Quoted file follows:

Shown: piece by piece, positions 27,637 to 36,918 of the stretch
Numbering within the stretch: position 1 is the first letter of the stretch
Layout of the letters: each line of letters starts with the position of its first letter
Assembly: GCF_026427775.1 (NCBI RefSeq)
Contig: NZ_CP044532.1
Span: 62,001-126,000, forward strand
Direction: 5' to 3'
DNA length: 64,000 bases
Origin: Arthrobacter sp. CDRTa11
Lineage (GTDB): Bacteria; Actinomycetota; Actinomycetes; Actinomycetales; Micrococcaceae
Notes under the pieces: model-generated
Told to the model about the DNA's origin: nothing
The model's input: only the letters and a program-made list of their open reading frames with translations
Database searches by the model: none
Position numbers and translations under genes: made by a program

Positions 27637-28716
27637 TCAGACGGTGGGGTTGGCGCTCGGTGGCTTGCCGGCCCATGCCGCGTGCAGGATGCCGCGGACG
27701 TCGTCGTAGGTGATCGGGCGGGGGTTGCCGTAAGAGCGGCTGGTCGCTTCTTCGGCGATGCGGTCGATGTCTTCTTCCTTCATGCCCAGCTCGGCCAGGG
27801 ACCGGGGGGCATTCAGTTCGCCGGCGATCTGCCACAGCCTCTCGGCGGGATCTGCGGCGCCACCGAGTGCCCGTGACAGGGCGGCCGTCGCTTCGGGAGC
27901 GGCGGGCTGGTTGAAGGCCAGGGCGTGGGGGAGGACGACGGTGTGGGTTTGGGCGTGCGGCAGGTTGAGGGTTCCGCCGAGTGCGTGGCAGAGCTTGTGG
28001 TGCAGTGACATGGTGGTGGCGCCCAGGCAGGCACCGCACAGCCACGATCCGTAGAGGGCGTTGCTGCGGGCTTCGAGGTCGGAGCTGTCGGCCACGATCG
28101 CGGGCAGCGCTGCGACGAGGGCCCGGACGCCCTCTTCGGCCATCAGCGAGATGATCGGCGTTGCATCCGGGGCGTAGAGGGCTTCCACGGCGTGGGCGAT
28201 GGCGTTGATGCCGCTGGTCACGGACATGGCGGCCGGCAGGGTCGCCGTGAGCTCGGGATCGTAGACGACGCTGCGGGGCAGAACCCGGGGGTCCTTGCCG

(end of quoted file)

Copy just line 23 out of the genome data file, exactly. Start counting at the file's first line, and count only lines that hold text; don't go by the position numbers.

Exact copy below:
28201 GGCGTTGATGCCGCTGGTCACGGACATGGCGGCCGGCAGGGTCGCCGTGAGCTCGGGATCGTAGACGACGCTGCGGGGCAGAACCCGGGGGTCCTTGCCG